On a day when Microsoft reported its biggest-ever quarterly loss and Apple disappointed analysts with its sales forecast, the attention of many IT employees and recruiters in India was firmly focused on Accenture.
Accenture CEO Pierre Nanterme on Tuesday told The Washington Post that his company has disbanded the existing system of one-time annual performance review. The global IT consulting and outsourcing firm will unveil a more dynamic process to reward employees when annual appraisals get underway in September.
According to Mr Nanterme, Accenture employees will now receive timely feedback following assignments throughout the year.
Analysts say HR managers at domestic giants such as Tata Consultancy Services and Infosys – that are in direct competition with Accenture – would be closely monitoring these developments.
Accenture is not a pioneer in embracing an alternative model of employee appraisal; global biggies such as Microsoft and Adobe had earlier junked employee rankings.
However, Accenture’s move assumes significance because of the impact it is likely to have on a large number of IT employees in India. Nearly 1.5 lakh of Accenture’s 3.3 lakh employees are based in the country, making it perhaps the biggest private sector employer in the country after TCS and Infosys.
“Accenture has set a trend by junking the bell curve led performance management. It is a huge development from India’s perspective. If the move helps Accenture boost employee morale, more companies may be interested,” said the HR manager of a leading Bangalore-based IT firm who did not want to be quoted.
Like many global firms, Indian companies pit employees against one another to reward performance; the model that ranks employees on the bell curve – plotting employees in categories of outperformers, average performers and underperformers – was first used in the 1980s.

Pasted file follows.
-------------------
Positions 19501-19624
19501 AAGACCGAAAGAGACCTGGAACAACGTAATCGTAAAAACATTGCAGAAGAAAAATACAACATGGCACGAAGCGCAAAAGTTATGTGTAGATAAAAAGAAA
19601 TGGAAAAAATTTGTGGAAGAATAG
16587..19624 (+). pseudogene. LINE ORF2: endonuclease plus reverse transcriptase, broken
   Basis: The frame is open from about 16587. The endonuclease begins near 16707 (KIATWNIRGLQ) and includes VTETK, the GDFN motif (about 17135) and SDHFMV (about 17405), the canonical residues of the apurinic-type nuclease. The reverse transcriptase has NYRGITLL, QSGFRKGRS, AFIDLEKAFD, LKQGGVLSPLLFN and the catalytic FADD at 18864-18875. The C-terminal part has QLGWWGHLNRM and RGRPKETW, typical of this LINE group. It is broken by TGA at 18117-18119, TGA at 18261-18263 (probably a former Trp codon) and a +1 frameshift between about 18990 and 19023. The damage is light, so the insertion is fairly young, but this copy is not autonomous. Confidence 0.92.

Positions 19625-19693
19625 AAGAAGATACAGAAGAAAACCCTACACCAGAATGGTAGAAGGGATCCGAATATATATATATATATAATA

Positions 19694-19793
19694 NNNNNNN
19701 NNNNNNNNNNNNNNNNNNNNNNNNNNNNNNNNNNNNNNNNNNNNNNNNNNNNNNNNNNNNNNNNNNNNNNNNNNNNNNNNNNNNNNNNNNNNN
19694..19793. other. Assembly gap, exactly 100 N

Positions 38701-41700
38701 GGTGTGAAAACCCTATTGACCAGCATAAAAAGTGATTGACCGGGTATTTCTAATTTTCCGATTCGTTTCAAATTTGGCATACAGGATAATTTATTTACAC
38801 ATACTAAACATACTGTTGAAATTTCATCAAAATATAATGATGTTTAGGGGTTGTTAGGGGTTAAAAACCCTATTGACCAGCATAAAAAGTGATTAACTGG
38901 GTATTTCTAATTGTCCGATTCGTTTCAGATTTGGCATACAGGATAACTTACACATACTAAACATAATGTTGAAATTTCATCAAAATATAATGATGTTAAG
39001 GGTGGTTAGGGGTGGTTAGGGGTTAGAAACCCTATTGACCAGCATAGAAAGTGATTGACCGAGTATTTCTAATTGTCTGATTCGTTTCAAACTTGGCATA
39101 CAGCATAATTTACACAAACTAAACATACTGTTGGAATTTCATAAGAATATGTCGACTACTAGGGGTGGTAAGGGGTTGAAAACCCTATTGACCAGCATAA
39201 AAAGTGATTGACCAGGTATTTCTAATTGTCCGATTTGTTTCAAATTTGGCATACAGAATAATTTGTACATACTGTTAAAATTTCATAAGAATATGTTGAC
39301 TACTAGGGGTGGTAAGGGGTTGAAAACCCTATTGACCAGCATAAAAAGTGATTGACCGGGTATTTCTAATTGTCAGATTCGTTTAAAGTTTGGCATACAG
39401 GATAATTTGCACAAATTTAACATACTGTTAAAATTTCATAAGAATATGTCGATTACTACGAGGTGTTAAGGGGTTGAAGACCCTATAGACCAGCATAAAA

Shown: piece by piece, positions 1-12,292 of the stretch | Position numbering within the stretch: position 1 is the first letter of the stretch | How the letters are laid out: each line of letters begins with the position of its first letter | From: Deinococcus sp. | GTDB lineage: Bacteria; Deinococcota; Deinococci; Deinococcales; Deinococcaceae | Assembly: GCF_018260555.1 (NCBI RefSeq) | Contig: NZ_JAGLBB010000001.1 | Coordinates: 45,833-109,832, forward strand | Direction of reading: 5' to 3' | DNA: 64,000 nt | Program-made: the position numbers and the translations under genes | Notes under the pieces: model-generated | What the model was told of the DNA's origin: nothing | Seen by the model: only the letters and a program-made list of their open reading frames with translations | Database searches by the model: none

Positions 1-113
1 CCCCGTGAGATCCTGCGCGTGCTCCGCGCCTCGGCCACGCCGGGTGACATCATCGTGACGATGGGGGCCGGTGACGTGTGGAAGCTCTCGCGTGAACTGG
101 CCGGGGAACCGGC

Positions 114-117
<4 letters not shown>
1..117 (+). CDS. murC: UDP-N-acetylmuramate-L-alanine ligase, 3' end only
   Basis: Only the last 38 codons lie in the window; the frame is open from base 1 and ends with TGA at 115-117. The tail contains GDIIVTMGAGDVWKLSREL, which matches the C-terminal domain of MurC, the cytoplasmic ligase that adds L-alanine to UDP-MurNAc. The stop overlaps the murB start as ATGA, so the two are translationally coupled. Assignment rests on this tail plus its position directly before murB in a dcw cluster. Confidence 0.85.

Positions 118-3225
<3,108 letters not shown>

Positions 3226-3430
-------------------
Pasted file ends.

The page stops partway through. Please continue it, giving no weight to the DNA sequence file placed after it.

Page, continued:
But a growing tribe of companies are embracing alternate models of measuring employee performance to reduce disenchantment and involuntary attrition.
Accenture’s model, if successful, could help Indian IT and BPO companies contain attrition, which tends to spike in the June quarter, when annual increments are announced, analysts say.
TCS, which employs nearly as many employees as Accenture, saw its attrition rate spiking above 15 per cent in the three months to June. Infosys, which reported its first quarter results on Tuesday, also reported a sequential rise in its annualized standalone attrition at 14.2 per cent.
Analysts attributed the rise in attrition in these companies to “seasonality” that among other factors includes disappointment with appraisals.
Accenture’s announcement turned out to be a hit among its employees; the company’s global managing director Sanjeev Vohra described it as a “good move” on Twitter. Sandeep Sharma, digital marketing specialist at Accenture, said every Indian IT company should follow the move.